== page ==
- Increases surface resistance to abrasion and erosion.
- Increases durability, minimizing the appearance of cracks and fissures in concrete floors.
- Provides greater resistance to compression, traction, torsion, and shear force, meaning a greater loading capacity.
- Increases the persistence and ductility of traditional concrete.
- Greater resistance to impacts, explosions, dynamic and cyclic loads.
- It’s possible to combine with wire mesh, to create an even more resistant structural system.
- Enables saving materials by creating thinner and lighter structures.
- It allows to lay concrete floors up to 2500 m2 without joints and is, therefore, easier to maintain and clean.
- The floor slabs can be up to 50% thinner than conventional slabs, which means that the SFRC is significantly cheaper.
Disadvantages of steel fiber reinforced concrete
- Risk of the appearance of steel fibres on the structures surface.
- The appearance of fibres affects the aesthetics of the structure.
- An irregular mixing process of the concrete with the steel fibres can lead to the formation of balling fibres, reducing the material’s isotopic properties.
- The use of steel fibres eliminates the concrete’s docility.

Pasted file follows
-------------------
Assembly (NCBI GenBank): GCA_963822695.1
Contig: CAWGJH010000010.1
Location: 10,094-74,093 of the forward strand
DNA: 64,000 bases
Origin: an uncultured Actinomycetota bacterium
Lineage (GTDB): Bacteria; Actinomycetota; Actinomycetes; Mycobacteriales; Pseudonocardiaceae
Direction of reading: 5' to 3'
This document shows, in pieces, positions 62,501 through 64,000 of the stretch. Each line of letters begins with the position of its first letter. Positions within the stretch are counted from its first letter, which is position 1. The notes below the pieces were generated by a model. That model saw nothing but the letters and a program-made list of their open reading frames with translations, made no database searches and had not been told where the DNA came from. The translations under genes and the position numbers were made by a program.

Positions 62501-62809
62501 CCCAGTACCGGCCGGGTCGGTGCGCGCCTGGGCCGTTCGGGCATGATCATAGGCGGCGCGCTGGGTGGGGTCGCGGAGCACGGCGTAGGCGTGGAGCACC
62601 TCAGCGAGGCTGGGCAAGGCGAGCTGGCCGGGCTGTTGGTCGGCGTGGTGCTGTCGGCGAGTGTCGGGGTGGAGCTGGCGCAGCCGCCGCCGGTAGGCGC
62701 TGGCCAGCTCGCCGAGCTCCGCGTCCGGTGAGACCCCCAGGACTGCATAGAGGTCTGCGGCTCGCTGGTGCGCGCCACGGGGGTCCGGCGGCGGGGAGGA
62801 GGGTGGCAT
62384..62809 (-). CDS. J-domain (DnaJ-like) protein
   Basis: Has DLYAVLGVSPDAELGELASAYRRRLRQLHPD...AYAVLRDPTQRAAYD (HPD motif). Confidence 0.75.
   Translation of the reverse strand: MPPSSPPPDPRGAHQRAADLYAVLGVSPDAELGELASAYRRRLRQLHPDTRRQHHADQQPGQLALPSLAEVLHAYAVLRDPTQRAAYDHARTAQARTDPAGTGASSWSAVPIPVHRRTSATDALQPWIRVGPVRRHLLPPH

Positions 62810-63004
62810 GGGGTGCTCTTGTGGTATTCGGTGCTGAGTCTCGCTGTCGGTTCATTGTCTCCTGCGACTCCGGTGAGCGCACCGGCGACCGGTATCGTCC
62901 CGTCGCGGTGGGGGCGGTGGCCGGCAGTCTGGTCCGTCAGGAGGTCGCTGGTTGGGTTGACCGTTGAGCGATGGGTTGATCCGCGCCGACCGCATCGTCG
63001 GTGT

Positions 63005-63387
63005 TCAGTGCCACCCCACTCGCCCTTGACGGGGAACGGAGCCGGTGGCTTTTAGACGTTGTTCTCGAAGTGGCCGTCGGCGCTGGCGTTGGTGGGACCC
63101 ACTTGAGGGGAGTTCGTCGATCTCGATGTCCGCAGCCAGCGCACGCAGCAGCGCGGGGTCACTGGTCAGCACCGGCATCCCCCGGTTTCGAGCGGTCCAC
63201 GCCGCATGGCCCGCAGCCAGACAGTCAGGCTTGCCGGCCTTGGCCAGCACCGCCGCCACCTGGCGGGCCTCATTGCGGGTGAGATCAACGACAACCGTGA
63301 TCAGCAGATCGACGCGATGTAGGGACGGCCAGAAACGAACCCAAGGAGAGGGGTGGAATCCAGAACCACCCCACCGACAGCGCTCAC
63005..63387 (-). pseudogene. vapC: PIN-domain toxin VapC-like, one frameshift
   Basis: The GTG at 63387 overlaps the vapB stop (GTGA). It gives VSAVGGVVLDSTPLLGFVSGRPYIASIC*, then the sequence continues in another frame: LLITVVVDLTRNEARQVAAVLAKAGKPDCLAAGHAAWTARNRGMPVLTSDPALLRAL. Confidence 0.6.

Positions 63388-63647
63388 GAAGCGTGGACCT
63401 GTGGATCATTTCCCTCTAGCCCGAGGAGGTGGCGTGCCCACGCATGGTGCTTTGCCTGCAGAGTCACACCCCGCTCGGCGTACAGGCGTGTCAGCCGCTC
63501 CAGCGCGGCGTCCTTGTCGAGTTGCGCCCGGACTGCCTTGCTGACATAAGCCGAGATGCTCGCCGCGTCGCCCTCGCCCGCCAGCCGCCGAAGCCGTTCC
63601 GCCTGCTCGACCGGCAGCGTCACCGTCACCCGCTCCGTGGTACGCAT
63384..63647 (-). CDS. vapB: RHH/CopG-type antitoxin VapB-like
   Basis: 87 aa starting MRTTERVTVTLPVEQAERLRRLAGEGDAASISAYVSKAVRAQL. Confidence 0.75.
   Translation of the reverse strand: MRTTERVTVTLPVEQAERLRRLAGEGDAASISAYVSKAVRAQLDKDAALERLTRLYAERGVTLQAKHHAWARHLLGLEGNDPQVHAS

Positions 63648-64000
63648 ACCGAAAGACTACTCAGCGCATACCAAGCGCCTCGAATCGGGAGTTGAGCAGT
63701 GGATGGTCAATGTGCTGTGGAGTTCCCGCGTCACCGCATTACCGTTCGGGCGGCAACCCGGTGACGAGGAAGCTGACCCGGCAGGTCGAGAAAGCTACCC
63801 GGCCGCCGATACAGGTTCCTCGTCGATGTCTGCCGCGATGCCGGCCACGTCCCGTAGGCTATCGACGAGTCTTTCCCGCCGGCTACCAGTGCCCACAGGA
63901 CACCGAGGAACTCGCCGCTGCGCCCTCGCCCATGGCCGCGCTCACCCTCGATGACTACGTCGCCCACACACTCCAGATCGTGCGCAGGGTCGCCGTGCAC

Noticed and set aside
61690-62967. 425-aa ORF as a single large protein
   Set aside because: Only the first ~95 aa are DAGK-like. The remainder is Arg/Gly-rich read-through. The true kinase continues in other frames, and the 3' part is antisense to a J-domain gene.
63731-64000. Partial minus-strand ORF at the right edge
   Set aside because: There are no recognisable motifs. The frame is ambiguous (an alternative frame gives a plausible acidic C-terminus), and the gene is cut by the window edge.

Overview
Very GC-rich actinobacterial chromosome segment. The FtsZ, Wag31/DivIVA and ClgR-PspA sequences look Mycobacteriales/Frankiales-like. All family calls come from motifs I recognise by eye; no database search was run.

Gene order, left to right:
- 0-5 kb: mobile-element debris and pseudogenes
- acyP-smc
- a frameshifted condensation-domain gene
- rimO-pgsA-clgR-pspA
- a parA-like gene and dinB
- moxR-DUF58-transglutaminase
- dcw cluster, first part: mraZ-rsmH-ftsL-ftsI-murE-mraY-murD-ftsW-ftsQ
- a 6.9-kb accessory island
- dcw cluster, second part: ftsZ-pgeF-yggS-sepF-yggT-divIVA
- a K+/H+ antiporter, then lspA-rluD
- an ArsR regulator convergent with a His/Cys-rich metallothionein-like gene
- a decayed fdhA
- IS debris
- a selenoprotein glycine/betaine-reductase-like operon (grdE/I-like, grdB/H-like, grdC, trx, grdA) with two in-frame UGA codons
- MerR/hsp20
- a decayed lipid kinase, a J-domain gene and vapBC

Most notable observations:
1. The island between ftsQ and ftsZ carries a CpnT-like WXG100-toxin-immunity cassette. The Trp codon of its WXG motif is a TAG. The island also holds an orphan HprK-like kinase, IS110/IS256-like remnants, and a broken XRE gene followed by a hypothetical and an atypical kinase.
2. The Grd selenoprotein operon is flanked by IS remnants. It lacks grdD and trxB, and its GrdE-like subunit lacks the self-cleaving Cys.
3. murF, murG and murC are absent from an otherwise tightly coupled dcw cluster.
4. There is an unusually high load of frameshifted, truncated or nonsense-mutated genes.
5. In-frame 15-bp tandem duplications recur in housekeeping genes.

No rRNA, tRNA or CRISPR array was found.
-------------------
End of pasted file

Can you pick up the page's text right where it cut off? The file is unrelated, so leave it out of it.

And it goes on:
- It’s crucial to accurately determine the type, amount and length of fibre that should be used.
When is it worth using concrete with steel fibres?
The evaluation of advantages and disadvantages of reinforced concrete with steel fibres clearly shows that it’s a beneficial material that is in consistency with its wide spectrum of application.
Among the uses of steel fibre concrete are:
- Prefabricated elements.
- Tunnel lining.
- Industrial flooring, military and commercial.
- High resistance concrete.
- Lightweight concrete.
The industrial sector is one of the environments that has benefited the most from the steel fibre concrete performance. The construction of warehouses and storage areas with flooring (and walls) of reduced thickness offering large areas without joints.
In addition, industrial flooring with steel fibre are capable of withstanding the stresses and abrasion caused by the static and dynamic loads of industrial activity, minimizing the appearance of fissures, cracks and dust.
Steel fibre concrete flooring is recommended for industries with high traffic and heavy machinery.
How to make steel fibre reinforced concrete excellent?
We also recommend the use of the BECOSAN® System for this type of floor.
This system polishes the floor and removes any micro-roughness from the surface, increasing its resistance to wear by adding the BECOSAN® Densifier. Lastly, the floor is polished and treated with BECOSAN® Sealer to make it resistant to liquids.
The BECOSAN® treatment is one of the most outstanding treatments on the market. It uses a special formula that allows to densify and compact concrete floors, increasing its strength and improving its resistance and durability.
Look at our POLISHED CONCRETE FLOOR
10 years dust proof guarantee. Unique BECOSAN® patent